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Mike Clemens Is Flying High After Finish the 48!

[Published in Apex to Zenith #51 – Fourth Quarter 2000]

Mike Clemens on Hood with Rainier and Adams on the horizon.
Highlight on Mount Mitchell: “going for an evening stroll, and stumbling on a moonshiner’s camp in the woods.”

Okay, I’ve put this off long enough, hoping to snag Denali for a 50 sweep, but it wasn’t to be this year, so, here’s a 48 writeup.

I retired as a navy pilot, after 28 years of service, in late 1994, and was trying to see where I could travel in retirement with my trusty Rand-McNally atlas.

Had been up and down both coasts, with the Navy, but never really saw the heart of our fine country. Then I spied the little black triangle in each state and that piqued my interest. Previously, having been stationed in Hawaii for 9 years, I had hiked to the top of the big island, Maui, Molakai, Lanai, Kauai, and Oahu. (Ohau can’t be reached unless you’re in the military, have a special clearance, and know where to go through the cane fields). Realizing I had stood on the HP of Hawaii in 1984, my “unique” quest was on.

Using only my RM maps I snagged TN, IA, SD, NE, OK, AR, and MO. On 26Aug95, I located Driskill Mtn in LA, and found, in the magazine box, one photocopied page out of a book called Highpoints of the United States. A quick visit to my local library illuminated the fact there are lots of idiots just like me. Off I went in earnest, now armed with “real” directions.

Just before retiring, I had bought a 35 ft RV and I have taken it places no SUV would dare to go. Examples: state line parking “slot” (36 ft long) between MA and CT to climb Mt Frissell, the stone parking area at Sassafras Mtn, and the middle of the pasture at the tri-corner marker for CO, WY, and NE. (all that in a forthcoming book though—RVing to the hpts).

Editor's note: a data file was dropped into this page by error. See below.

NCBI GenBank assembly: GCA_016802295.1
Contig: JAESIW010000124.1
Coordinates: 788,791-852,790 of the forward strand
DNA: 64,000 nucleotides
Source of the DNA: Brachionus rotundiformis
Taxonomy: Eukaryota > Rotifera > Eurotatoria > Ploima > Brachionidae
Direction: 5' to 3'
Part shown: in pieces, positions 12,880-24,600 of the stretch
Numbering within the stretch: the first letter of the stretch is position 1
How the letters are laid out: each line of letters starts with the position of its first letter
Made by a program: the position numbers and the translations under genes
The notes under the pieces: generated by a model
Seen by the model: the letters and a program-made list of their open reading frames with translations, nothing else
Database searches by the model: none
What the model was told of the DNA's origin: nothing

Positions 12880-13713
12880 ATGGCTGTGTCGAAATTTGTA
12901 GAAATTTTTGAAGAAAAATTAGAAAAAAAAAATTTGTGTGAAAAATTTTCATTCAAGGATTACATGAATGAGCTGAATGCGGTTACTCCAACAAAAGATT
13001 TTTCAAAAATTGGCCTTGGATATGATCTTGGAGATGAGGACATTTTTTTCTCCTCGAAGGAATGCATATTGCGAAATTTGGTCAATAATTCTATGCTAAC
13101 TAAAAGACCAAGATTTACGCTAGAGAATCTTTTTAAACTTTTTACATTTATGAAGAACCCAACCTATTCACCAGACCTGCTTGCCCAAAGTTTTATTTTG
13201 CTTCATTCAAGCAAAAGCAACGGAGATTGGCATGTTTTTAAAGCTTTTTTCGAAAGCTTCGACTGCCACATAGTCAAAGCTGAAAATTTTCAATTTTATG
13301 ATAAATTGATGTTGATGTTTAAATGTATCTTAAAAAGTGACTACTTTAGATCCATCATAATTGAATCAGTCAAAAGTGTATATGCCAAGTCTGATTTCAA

Highlights of my climbs:
* Traversing Katahdin via Katahdin Streams campground, Knife Edge and Roaring Brook campground.
* Parking for the night on the Blue Ridge Parkway after climbing Mt Mitchell, going for an evening stroll, and stumbling on a moonshiner’s camp in the woods.
* Making new friends with a group of Mazamas at Hood, summitting solo, but finding out the Mazamas were caught in an avalanche on their route.
* Standing in the middle of lacal basin on June 8 after climbing up the Bull-of-the-Woods route and being caught in the middle of a whiteout, turning around, and trudging out, only to return the next day and summit, without a breath of wind or a cloud in the sky.
* Standing on the summit of Mt Rainier, -1 degrees, 40 knots of breeze, and snowing like crazy, but grinning so big I was choking on snowflakes. Then the next day, on the way down, meeting a guy two thirds the way up the Muir snowfield wearing a sweater, shorts, and sandals (nothing else) looking for directions to the hut and the summit!! Took 15 minutes to convince him down was better than up, especially since his 62 year old dad was about a half mile behind him. (some folks remind me of the mule and 2 x 4 story)

To date, I’ve tried Denali twice—pulled a groin muscle low on the gla-cier in ‘98 and in ‘00, developed a heel spur in Feb and just wasn’t able to get in good enough shape to keep up with my two pardners. Hopefully the third time will be the charm.

Wouldn’t be a bad birthday present to stand on the top of North America and celebrate #54. When I started this “quest”, at age 47, I had no experience whatsoever (except dayhikes), no gear (except tennis shoes), never camped out (unless military survival training counts) and knew no one who did this kind of stuff. So I made a few rules which I live by:

  1. Be safe and don’t take any unnecessary chances.
  2. If it becomes uncomfortable, turn around and come back at a later time.
  3. Read everything I can find on climbing, hiking, camping, etc and talk to other people I meet on the trail and pick their brains.
  4. Enjoy myself and explore the great country of ours.

Now a lot of folks don’t like solo climbing, but for me, it has been really great. Nobody to argue with, decisions on route choice require only one vote, and the food choices always make my whole group happy. Seriously though, I fully understand solo climbing is not the safest way to go, but for me, it works and as long as I don’t take any chances, I’m happy. This coming May I’m off to Denali once again, and with a lot of luck and good weather, I’ll be owing another writeup in the fall. After that, it’s up Hood and Rainier, again, with my son for #48 & 49 on my second go-around.